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Schools criticised for 'coasting'

The education watchdog Ofsted that's declared it will tackle the problem of under-performing schools in the East.

The head of Ofsted Sir Michael Wilshaw has criticised schools - including some in Norwich and Kettering - for 'coasting' and says it won't allow children to be failed any more.

In a speech today he gave a damning verdict on our region, asking why education is so dire in much of Norfolk and why East Anglia has so few National Leaders of Education.Matthew Hudson reports.


Ofsted chief questions "dire" Norfolk education

The Chief Inspector of Ofsted Sir Michael Wilshaw asks why so many Norfolk schools are dire. Credit: Dominic Lipinski/PA Archive/Press Association Images

In a hard-hitting speech on school standards the Chief Inspector of the education watchdog Ofsted, Sir Michael Wilshaw, has questioned why education is so dire in much of Norfolk.

He said:

"Why is education so dire in much of Norfolk? Why does East Anglia have so few National Leaders of Education?

"This is not good enough. I make no apologies for directing inspections towards schools that are anything less than good. They require improvement and we shall visit and revisit them until they do.

_"These coasting schools are not just those in coastal isolation. They are equally to be found in Kettering and Wokingham, Norwich and Newbury.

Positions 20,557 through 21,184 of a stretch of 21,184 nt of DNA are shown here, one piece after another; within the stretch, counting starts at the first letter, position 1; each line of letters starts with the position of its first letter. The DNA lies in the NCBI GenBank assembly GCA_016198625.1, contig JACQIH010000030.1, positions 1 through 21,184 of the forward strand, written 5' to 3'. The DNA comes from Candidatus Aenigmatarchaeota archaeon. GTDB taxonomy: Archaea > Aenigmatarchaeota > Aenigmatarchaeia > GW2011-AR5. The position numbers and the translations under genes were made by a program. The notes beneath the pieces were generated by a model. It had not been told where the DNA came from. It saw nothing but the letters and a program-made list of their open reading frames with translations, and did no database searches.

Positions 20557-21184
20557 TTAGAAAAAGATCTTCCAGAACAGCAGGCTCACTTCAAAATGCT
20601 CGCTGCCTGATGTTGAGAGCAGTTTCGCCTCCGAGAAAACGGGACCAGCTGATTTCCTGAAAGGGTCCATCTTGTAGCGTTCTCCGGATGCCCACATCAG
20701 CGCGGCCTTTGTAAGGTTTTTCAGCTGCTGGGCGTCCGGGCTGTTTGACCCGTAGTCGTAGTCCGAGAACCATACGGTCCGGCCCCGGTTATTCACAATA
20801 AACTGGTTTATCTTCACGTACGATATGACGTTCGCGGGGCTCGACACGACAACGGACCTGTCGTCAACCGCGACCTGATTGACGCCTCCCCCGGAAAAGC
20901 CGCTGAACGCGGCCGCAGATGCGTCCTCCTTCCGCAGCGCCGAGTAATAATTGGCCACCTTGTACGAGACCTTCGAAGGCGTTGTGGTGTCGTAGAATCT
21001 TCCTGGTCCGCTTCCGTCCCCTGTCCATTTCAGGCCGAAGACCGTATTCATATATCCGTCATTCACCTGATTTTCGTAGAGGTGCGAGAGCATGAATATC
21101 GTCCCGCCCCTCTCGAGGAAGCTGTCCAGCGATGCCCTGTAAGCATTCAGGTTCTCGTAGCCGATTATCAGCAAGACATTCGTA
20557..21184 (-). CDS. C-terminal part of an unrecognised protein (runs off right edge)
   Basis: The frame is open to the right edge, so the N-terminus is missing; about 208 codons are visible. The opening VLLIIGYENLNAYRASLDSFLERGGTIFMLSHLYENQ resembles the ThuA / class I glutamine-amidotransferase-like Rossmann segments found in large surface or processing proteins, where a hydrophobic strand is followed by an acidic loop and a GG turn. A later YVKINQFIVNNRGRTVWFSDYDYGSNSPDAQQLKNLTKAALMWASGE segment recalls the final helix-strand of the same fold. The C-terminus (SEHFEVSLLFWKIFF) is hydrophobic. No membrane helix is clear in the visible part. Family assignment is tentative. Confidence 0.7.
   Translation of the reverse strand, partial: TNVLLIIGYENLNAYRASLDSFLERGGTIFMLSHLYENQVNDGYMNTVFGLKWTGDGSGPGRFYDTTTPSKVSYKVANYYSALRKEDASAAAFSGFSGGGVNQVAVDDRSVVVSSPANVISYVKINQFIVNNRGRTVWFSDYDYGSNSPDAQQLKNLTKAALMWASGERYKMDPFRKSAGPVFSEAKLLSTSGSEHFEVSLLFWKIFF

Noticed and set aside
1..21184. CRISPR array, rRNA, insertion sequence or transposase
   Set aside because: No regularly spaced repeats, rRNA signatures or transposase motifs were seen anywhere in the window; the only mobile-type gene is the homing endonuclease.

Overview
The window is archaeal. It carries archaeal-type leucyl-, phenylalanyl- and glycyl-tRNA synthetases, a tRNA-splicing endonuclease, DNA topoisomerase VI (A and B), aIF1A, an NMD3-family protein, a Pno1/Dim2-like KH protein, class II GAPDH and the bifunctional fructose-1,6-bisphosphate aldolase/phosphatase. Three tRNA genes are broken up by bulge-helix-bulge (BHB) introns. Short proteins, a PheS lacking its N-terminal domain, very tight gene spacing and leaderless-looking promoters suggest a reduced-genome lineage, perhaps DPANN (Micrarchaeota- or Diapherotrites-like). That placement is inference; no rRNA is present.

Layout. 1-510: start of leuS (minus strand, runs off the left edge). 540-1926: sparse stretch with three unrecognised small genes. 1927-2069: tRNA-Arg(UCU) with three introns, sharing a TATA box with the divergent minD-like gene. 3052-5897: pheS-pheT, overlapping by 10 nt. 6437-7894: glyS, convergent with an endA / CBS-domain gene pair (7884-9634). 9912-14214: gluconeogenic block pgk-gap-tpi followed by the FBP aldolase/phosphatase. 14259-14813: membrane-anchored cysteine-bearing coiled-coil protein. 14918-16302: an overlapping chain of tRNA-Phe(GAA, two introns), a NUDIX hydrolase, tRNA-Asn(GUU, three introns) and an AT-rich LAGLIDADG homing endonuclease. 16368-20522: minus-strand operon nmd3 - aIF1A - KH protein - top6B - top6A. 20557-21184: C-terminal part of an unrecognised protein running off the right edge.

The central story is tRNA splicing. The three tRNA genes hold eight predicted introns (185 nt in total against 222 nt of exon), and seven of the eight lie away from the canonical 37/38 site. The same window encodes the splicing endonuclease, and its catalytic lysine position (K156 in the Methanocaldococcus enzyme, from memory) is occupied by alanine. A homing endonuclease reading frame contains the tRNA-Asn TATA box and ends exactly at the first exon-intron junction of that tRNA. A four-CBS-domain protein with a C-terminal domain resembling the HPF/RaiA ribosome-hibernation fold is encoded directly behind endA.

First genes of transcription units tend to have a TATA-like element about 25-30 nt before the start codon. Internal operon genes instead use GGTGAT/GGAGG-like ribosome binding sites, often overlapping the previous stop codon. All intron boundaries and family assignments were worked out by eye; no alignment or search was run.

"The pattern of underachievement is particularly evident in a swathe of the country down the East and South-east of England."


  1. Emily Knight

OFSTED inspect Norfolk County Council

Norfolk is one of the first two local authorities to have Ofsted Inspectors look into the work it's doing to improve under-performing schools.

The new school improvement inspections are being carried out to make sure local authorities are providing the right level of support to schools in difficulty.

The inspection will look into why Norfolk has such a high number of under-performing schools compared to the rest of the country.


Norfolk schools face snap inspections

Ofsted inspectors have begun a week of inspections in Norfolk to find out why the county has a disproportionate number of under-performing schools.

Inspections are taking place in local authorities across the UK where the number of children attending a good or outstanding school is well below the national average.

In Norfolk parents only have a fifty per cent chance of their child going to a good or better secondary school.

Sean Harford, the Ofsted regional director for the East of England, said: "Those school requiring improvement will have an Oftsed inspector linked to them working with the school to make it better for the young people."

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